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Poland

How young people broke the Grand Compromise with the Church

Monday 7 December 2020, by Agnieszka Graff

In Poland, something has been broken, something has overflowed. It is the end of’ a certain compromise in Poland. It is not a question of a “compromise on abortion”, because there never was one, but of a much broader systemic compromise : the Grand Compromise between the state and the Church on which the order of the Third Republic of Poland and the identity of Poland after 1989 was founded.

Marta Lempart has the following formulation : “The revolution that has begun is not just a fight for abortion. It is a struggle for freedom, which has been very brutally challenged and abortion is the symbol of that.”

What freedom are we talking about, of which abortion is the symbol? It concerns the right to choose in the private sphere – that is clear. It is about gender equality, of which the right of women to self-determination is an essential element – that is also evident. And also about freeing ourselves from the Law and Justice (PiS) party, which the demonstrators tell to go fuck itself elsewhere while the coordinators of the demonstrations politely suggest resignation.

But the real issue is our own perception of what we are as a society or, as President Kaczynski prefers, as a nation. The mobilizations will probably soon stop, the PiS will do what it wants in matters of abortion, but the cultural change will be irreversible.

“The subject does not accept the judgment of the complement of the object” [1] It is one of the slogans of the protests, a good joke and a brilliant diagnosis of the situation.

The grammar of the Grand Compromise

The grammar on which the Polish social contract has been based for the last 25 years is in the process of collapsing before our eyes. This grammar of the Grand Compromise which has accompanied us for two decades, concluded at the threshold of the transformation between the power elites and the episcopate, made women the hostages of Polish modernization. The stability of relations between the state and the Church was based on the enormity of the state power and the privileges of the religious institution. The episcopate was supposed to stabilize the systemic transformation and the process of joining the European Union in exchange for a draconian reduction in women’s rights and the rejection of LGBT rights.

Poland is a Catholic country - this phrase was repeated like a mantra. This was not a description of reality but a decree. Or an incantation ? The identification of the Polish character with Catholicism was to be our specificity in the Union. And depending on your vision of the world: the price or the reward for the “return to Europe”.

For religious fundamentalists around the world, this meant that Poland would play the role of guinea pig for their worldview. It was to be a stronghold of Christianity in a Europe becoming more and more secular, a battleground for “family values”. And our society had to accept this, because we assumed that it was our “cultural code”.

This grand compromise had two essential principles and several complementary provisions.

First principle: The Third Republic recognizes that the Church has an unquestionable monopoly with regard to values. This domain of values is largely limited to sexual ethics: from which flow the anti-abortion law, the presence of religious symbols in the public space and hostility with regard to LGBT communities - confirmed by the state. The Church also de facto decided to gradually restrict access to contraception ; its voice was decisive in disputes relating to reimbursement of in vitro fertilization.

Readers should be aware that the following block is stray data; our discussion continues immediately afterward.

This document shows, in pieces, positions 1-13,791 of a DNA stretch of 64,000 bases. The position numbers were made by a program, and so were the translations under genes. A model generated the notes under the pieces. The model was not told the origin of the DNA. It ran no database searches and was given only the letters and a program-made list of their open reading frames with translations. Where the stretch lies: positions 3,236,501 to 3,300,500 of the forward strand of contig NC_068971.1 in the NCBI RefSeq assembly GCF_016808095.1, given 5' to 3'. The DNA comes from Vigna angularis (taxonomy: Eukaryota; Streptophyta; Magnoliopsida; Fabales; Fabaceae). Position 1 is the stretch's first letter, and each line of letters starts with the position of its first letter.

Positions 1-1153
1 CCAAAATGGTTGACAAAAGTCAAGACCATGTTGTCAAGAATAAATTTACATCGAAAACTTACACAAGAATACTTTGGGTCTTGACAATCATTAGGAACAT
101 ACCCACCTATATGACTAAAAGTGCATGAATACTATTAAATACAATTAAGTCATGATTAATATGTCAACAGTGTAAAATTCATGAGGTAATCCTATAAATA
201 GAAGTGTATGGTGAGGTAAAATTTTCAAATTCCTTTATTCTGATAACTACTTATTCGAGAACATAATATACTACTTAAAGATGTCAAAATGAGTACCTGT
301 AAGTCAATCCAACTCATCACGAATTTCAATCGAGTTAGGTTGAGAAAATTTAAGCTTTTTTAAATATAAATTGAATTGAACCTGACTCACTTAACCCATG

By saying in his proclamation that “the moral guarantee that the Church holds is the only moral system known to everyone in Poland” and that “its rejection amounts to nihilism”, Jaroslaw Kaczynski perfectly summed up the conviction that there is no alternative to Catholicism as a source of morality for Poles. According to such logic, it is the Church that gives meaning to social reality. Outside the Church there is the void. Those who have attended religious instruction know that in Europe it is the dominant “civilization of death”.

And those who have not had this instruction must understand that something is wrong with them.

The second principle defines what the Church must do in return for its privileged position. Its role was to pacify the troubles and conflicts that accompanied the systemic transformations.

On the one hand, it had to alleviate nationalist sentiments, on the other to calm the social discontent resulting from the neoliberal transformation. The Church was to be a kind of buffer to make it possible for Poland to join the European Union and stay there.

Let us add that in the early 1990s there was good reason to believe that the Church would live up to this role. There was still the Pope who was the patron of the entry of Poland into the Union ; there was a fairly active liberal fraction in the ’Church; the newly created Radio Maryja [2] had already received local authorizations’, but it did not receive a national one until 1994. The neofascists were marginal and crazy and hardly anyone in Poland challenged the neoliberal transformation, so the silence of the Church surprised no one.

The additional provisions ensured, on the one hand, social peace (and therefore the relative stability of successive governments) and on the other hand the security of the clergy. The crucial provision concerned the silence of women. We knew in advance that any manifestation of rebellion would be ridiculed or suppressed.

An important mechanism to “divert attention” was also put in place - the compromise concerned the law on abortion, but not the lived reality of abortions. At no time was clandestine abortion a subject of interest for the state apparatus.

And finally, there was a third additional provision , whose existence was recently revealed by the films of the Sekielski brothers [3]: impunity for priests responsible for sexual abuse and the bishops who covered them for many years. In short: the law of silence around paedophilia in the Church.